Understanding through Discussion

Welcome! You are not logged in. [ Login ]
EvC Forum active members: 66 (9049 total)
65 online now:
Tangle (1 member, 64 visitors)
Newest Member: Wes johnson
Upcoming Birthdays: DrJones*
Post Volume: Total: 887,622 Year: 5,268/14,102 Month: 189/677 Week: 48/26 Day: 0/11 Hour: 0/0

Thread  Details

Email This Thread
Newer Topic | Older Topic
Author Topic:   Conservative Bible Project
Posts: 4715
Joined: 05-02-2006
Member Rating: 5.0

Message 37 of 39 (673793)
09-23-2012 5:57 AM
Reply to: Message 26 by Adminnemooseus
09-19-2012 8:26 PM

Re: Bump

As I understand, most conservative/fundamenalist/evangelical overwhelmingly endorse the King James Version of the Bible. Here is an NPR report on that matter (Hallelujah! At Age 400, King James Bible Still Reigns (18 Apr 2011):

Let's travel back to 1603: King James I, who had ruled Scotland, ascended to the throne of England. What he found was a country suspicious of the new king.

"He was regarded as a foreigner," says Gordon Campbell, a historian at the University of Leicester in England. "He spoke with a heavy Scottish accent, and one of the things he needed to legitimize himself as head of the Church of England was a Bible dedicated to him."

At that time, England was in a Bible war between two English translations. The Bishops' Bible was read in churches: It was clunky, inelegant. The Geneva Bible was the choice of the Puritans and the people: It was bolder, more accessible.

"The problem with the Geneva Bible was it had marginal notes," says David Lyle Jeffrey, a historian of biblical interpretation at Baylor University. "And from the point of view of the royalists, and especially King James I, these marginal comments often did not pay sufficient respect to the idea of the divine right of kings."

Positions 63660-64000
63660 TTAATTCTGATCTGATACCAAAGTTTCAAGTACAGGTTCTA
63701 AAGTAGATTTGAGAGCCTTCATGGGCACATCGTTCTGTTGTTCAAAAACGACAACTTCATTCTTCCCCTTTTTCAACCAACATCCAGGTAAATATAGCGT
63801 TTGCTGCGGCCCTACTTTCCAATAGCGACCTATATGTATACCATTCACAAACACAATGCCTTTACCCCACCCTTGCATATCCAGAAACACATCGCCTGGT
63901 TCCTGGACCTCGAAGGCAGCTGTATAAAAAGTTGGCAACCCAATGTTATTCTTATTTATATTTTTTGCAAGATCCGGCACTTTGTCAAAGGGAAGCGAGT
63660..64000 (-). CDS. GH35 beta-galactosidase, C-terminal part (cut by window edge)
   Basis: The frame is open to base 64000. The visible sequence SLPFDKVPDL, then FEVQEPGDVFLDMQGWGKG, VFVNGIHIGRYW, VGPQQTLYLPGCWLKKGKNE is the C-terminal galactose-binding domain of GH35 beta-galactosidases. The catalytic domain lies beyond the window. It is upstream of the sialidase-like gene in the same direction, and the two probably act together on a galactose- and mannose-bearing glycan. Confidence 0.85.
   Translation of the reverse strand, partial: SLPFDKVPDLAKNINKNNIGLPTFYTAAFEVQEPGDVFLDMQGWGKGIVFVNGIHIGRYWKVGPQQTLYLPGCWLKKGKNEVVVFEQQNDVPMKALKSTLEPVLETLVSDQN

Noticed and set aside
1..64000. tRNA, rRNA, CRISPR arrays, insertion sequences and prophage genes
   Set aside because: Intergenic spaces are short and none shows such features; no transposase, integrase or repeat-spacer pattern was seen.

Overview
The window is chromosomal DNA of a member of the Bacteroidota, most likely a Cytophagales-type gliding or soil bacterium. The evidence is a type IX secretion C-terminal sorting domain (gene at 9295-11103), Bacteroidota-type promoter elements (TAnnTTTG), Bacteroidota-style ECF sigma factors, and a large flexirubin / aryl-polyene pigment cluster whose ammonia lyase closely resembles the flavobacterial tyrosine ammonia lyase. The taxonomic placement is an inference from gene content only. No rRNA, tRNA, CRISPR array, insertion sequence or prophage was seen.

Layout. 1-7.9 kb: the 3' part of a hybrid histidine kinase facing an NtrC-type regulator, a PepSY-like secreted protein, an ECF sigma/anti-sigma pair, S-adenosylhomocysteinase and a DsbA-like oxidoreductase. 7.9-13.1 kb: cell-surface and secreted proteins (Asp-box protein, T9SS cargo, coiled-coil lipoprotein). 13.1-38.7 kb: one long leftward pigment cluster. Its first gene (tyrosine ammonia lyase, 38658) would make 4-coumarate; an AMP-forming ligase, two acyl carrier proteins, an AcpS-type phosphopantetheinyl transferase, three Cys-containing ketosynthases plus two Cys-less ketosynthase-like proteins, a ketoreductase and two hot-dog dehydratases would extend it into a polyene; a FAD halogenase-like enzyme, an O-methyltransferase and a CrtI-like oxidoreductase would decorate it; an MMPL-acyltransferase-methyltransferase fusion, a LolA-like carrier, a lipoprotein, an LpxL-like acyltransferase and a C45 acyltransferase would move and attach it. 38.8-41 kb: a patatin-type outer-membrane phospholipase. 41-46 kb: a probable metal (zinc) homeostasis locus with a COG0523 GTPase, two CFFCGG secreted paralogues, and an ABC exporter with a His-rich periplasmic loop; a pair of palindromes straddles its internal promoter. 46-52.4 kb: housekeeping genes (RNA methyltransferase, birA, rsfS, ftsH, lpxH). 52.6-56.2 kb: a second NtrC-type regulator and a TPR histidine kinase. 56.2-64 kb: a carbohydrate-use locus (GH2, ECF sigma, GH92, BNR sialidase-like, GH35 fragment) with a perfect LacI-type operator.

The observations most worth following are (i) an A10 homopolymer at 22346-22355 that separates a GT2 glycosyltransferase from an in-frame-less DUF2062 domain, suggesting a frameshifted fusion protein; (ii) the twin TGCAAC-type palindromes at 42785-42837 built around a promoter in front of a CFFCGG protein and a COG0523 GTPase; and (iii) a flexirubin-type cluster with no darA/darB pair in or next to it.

Those notes referred to kings as tyrants, they challenged regal authority, and King James wanted them gone. So he hatched an idea: Bring the bishops and the Puritans together, ostensibly to work out their differences about church liturgy. His true goal was to maneuver them into proposing a new Bible. His plans fell into place after he refused every demand of the Puritans to simplify the liturgy, and they finally suggested a new translation. With that, James commissioned a new Bible without those seditious notes. Forty-seven scholars and theologians worked through the Bible line by line for seven years.

Re-interpreting the Bible to fit one's own political ideology is nothing new! That's how we got the King James Authorized Version!

This message is a reply to:
 Message 26 by Adminnemooseus, posted 09-19-2012 8:26 PM Adminnemooseus has acknowledged this reply

Replies to this message:
 Message 38 by Theodoric, posted 09-23-2012 8:44 AM dwise1 has not yet responded

Newer Topic | Older Topic
Jump to:

Copyright 2001-2018 by EvC Forum, All Rights Reserved

™ Version 4.0 Beta
Innovative software from Qwixotic © 2021